WASHINGTON — Ecuador said Tuesday that it will continue to protect WikiLeaks founder Julian Assange at its embassy in London but indicated weariness over his prolonged asylum ordeal, saying that it “is not sustainable.”

Foreign Minister Maria Fernanda Espinosa told correspondents in Quito that her nation is looking for a third country or prominent international figure to help broker the stalemate over Assange, who entered the embassy in London in June 2012.

“We will continue to protect Julian Assange,” Espinosa said in a tweet. But she told reporters gathered for an annual news conference earlier that “a person cannot live in these conditions forever.”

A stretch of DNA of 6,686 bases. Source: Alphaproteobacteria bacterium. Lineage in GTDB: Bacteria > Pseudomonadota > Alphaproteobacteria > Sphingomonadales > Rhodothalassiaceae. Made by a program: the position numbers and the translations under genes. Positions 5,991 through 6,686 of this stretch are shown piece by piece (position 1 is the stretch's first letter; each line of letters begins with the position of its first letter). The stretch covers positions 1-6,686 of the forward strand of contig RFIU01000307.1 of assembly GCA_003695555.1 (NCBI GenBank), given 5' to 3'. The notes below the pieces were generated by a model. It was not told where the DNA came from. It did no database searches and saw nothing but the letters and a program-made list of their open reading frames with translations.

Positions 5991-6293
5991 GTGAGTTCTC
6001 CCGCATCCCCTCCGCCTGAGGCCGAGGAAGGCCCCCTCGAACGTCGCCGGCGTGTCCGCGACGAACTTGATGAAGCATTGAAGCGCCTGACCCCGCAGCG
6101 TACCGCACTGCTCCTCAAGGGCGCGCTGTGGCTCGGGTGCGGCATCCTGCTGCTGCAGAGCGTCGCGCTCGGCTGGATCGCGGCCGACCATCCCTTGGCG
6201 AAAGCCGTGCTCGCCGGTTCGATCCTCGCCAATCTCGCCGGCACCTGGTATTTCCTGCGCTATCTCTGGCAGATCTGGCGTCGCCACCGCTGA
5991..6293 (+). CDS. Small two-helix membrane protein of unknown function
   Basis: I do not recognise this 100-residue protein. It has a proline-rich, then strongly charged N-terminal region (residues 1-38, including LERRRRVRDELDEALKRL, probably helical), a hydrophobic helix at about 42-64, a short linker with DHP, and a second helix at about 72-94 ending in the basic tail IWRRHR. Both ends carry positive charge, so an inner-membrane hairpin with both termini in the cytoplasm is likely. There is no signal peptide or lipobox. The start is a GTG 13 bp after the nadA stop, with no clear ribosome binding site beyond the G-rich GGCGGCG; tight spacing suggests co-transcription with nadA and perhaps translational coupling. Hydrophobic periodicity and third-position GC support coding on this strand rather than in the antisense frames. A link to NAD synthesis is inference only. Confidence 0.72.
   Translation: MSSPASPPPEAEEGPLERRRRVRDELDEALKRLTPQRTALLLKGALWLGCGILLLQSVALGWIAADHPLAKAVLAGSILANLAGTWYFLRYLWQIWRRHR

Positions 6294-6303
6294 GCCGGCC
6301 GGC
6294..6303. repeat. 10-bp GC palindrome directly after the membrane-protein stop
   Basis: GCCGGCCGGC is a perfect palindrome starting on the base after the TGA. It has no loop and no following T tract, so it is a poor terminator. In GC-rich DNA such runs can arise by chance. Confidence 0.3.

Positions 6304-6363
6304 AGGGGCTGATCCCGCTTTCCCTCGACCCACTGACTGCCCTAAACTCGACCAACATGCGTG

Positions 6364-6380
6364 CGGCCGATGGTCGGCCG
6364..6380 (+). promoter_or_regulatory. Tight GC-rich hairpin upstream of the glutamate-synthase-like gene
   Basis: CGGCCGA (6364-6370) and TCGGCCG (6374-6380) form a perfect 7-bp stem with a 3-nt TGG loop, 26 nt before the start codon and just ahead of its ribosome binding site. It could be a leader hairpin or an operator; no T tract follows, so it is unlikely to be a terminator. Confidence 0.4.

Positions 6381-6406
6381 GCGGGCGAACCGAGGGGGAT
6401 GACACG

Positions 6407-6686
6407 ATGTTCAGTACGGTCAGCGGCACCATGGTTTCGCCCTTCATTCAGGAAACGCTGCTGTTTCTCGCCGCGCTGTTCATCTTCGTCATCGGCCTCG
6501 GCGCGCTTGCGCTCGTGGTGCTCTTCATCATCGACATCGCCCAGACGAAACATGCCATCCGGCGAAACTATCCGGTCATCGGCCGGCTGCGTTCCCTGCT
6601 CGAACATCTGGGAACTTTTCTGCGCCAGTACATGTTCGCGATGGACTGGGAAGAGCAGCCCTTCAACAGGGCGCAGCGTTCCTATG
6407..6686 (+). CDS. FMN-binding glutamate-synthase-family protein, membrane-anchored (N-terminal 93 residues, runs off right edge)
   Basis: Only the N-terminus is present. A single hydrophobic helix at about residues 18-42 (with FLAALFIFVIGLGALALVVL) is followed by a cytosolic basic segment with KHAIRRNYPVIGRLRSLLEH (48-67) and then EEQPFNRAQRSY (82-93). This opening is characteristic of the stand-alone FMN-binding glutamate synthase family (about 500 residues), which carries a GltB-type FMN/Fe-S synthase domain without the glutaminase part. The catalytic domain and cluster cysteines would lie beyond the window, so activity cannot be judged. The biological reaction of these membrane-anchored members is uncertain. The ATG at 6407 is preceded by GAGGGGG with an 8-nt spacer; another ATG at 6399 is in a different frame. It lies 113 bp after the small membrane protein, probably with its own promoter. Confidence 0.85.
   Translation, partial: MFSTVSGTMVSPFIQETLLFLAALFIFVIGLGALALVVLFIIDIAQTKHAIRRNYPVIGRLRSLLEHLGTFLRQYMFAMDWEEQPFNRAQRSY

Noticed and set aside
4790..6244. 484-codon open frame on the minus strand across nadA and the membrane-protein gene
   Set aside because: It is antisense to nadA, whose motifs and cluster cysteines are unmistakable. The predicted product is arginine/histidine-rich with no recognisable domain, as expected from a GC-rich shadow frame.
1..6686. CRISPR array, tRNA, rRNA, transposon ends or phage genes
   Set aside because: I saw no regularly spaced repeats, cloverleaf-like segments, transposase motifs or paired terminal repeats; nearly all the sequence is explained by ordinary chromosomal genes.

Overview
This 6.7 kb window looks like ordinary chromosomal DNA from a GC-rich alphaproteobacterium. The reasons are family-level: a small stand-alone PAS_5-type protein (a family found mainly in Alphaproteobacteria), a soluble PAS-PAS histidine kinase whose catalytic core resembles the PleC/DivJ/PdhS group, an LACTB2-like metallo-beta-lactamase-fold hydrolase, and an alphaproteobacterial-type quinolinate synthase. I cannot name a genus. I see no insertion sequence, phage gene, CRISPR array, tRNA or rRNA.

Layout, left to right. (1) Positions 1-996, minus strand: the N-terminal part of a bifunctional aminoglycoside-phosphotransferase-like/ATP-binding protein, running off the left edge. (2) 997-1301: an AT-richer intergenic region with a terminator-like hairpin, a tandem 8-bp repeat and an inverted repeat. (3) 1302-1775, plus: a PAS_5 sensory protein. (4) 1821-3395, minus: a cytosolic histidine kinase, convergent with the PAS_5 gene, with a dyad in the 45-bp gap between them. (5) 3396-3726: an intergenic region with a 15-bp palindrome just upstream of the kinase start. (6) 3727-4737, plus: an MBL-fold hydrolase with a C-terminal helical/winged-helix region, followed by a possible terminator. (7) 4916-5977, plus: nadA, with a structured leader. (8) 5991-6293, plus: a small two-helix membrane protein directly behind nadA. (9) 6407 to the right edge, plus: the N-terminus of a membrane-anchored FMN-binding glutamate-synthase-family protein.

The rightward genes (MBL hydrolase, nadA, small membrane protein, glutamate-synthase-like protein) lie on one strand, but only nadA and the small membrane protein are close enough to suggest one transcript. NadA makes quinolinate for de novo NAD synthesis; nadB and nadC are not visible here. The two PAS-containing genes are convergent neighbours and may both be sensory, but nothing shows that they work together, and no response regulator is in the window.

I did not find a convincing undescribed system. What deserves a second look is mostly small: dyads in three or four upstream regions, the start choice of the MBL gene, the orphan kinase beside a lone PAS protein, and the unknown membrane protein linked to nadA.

“We are also considering and exploring the possibility of mediation. … It could be a third country or a personality,” Espinosa said, according to Agence France-Presse, a news agency.

In June, Assange will end his sixth year living in refuge in Ecuador’s Embassy in London.

WikiLeaks in 2010 released troves of classified military documents about the war in Afghanistan and tens of thousands of leaked U.S. diplomatic cables, many of which were highly classified. Last year, the group published confidential documents from the CIA, including details of its hacking tools.

Assange initially entered Ecuador’s Embassy to escape an investigation in Sweden related to accusations of rape there, but that inquiry has since been dropped.

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